Remember Scott Cassell, the
crazy person SCUBA diver who was going to swim from Catalina to San Pedro, underwater, while attempting to attract sharks?
On September 17, 2011 Scott Cassell completed his dive from Catalina Island to the beach in front of the Cabrillo Marine Aquarium. California Diver Magazine reported the following;
“At 6:15 PM Saturday, September 17, 2011, Scott Cassell arrived safely at Cabrillo Aquarium Beach in San Pedro Harbor after covering 30 miles in a single day of diving. He maintained an average depth of 20 – 30 from the water’s surface.
Using a computer controlled mixed gas rebreather, a DUI drysuit with an argon inflation system, 4th Element Halo 3D thermal protection, and dual Luminox dive watches, he completed the distance in less than 12 hours, after some technical issues delayed the planned 4:00 AM start time by several hours.
Scott’s journey was filmed by Global Reef to help raise awareness regarding the alarming state of our oceans. One of his primary missions during the dive was to attract as many sharks as possible to obtain an accurate estimate of how many sharks are still present in the area today.
Sadly, at an interview on the beach just after surfacing, he said he didn’t see a single shark over the 30 miles he covered. ‘I saw 3 Mola Mola, 4 Sea lions, about 6 Dolphins and a huge school of sardines. But I didn’t see a single shark – and that breaks my heart. It’s absolutely a tragedy.’
Scott then reflected on his dives back in the 1980’s and 90’s, where he would often swim with 60 or more sharks on a single dive. Currently, it is estimated sharks are slaughtered at a rate of about 100 million a year worldwide – more than 200,000 sharks a day.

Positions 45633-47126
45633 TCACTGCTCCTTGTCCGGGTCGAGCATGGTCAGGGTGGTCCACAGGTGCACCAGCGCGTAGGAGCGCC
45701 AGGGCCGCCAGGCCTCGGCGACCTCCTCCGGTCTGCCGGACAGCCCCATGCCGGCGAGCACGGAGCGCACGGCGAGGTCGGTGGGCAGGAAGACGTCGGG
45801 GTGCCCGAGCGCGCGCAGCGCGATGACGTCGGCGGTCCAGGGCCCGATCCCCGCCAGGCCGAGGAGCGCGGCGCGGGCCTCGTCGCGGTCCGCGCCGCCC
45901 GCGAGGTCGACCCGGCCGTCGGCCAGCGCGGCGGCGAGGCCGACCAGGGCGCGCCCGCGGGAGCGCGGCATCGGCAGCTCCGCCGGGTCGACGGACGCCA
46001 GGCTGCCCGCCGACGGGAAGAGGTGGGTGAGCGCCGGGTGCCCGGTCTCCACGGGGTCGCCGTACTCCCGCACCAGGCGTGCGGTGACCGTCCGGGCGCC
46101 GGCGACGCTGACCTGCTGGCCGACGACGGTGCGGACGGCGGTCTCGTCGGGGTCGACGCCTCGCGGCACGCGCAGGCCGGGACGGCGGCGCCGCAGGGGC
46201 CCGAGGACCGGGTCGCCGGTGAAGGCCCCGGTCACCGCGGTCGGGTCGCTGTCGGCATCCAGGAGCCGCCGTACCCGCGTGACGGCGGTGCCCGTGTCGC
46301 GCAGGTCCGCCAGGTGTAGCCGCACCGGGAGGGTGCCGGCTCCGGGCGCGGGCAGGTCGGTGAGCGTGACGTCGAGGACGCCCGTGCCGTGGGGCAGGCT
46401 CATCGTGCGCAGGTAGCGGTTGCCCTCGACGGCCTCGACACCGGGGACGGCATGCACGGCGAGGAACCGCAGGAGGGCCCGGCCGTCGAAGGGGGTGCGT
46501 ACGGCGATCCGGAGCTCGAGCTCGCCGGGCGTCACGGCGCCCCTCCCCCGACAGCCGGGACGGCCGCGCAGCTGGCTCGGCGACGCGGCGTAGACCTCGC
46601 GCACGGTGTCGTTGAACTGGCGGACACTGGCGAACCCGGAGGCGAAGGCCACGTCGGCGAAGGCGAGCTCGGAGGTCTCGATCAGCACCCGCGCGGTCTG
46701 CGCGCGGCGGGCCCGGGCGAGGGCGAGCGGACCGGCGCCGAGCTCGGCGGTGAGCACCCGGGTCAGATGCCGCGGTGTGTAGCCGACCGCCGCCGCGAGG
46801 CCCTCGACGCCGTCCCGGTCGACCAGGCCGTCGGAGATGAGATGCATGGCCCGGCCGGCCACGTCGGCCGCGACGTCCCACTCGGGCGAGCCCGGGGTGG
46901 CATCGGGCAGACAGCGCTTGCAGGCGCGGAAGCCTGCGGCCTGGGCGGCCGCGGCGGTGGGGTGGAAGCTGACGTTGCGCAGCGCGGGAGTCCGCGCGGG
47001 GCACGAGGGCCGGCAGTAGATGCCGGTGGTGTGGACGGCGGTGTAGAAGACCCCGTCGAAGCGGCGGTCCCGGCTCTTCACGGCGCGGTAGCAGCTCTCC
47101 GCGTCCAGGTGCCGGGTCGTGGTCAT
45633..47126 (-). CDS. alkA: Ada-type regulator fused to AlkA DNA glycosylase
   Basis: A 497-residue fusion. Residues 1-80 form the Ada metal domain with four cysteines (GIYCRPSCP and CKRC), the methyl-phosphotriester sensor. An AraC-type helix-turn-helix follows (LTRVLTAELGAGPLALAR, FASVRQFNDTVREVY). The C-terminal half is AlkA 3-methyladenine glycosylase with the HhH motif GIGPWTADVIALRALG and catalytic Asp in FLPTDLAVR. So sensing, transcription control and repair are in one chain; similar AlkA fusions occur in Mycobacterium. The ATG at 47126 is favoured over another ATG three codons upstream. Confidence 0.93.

After answering questions about his incredible dive, Scott elaborated on the state of our oceans. ‘Unfortunately, I’m the generation that has seen the ocean start to die. It’s a reality. And not understanding this is not okay anymore. We need to think and be a good, responsible culture.’
‘We’ve only explored 0.5% of the ocean habitat – over 99% of the ocean is left to be explored. That’s encouraging, inspiring – and frightening. Because if we have systems failing in the ocean, and we don’t understand how these systems work, how are we going to fix them’? California Diver Magazine will provide more in-depth coverage of the dive in a future issue.”
I just feel terrible for the guy. To go to all the trouble of attracting sharks, and then have to settle for a few measly Mola Mola… who do those sharks think they are, anyway?
The Shark Research Committee, incidentally, is one of those websites I sort of wish I didn’t discover…